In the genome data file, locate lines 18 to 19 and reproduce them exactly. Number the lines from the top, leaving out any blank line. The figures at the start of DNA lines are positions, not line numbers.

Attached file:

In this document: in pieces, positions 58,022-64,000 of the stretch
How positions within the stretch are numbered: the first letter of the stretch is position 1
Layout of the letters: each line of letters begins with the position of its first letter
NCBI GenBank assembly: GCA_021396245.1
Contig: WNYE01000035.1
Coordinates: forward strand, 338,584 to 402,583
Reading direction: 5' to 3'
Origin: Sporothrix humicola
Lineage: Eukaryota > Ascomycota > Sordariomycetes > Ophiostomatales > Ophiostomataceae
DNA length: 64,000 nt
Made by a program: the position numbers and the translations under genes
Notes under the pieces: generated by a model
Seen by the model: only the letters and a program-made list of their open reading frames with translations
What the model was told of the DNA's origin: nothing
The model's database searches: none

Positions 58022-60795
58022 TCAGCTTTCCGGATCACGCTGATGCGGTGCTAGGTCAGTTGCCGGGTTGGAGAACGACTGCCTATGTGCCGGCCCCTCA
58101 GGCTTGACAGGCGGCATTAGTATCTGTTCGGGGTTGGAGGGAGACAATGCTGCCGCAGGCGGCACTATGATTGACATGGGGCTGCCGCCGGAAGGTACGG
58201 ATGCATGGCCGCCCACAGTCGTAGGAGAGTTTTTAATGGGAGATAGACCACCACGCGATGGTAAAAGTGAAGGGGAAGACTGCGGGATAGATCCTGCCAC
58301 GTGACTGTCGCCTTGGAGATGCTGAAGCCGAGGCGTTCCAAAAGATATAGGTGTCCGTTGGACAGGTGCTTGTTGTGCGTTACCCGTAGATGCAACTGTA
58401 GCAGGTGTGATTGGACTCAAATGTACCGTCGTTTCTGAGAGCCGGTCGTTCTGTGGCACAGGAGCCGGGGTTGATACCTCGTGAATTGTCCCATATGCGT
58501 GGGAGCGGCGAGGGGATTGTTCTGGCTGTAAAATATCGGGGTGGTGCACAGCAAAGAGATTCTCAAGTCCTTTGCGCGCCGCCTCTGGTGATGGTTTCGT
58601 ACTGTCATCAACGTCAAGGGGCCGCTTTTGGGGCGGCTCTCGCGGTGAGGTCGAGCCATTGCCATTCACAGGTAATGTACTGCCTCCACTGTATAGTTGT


58101 GGCTTGACAGGCGGCATTAGTATCTGTTCGGGGTTGGAGGGAGACAATGCTGCCGCAGGCGGCACTATGATTGACATGGGGCTGCCGCCGGAAGGTACGG
58201 ATGCATGGCCGCCCACAGTCGTAGGAGAGTTTTTAATGGGAGATAGACCACCACGCGATGGTAAAAGTGAAGGGGAAGACTGCGGGATAGATCCTGCCAC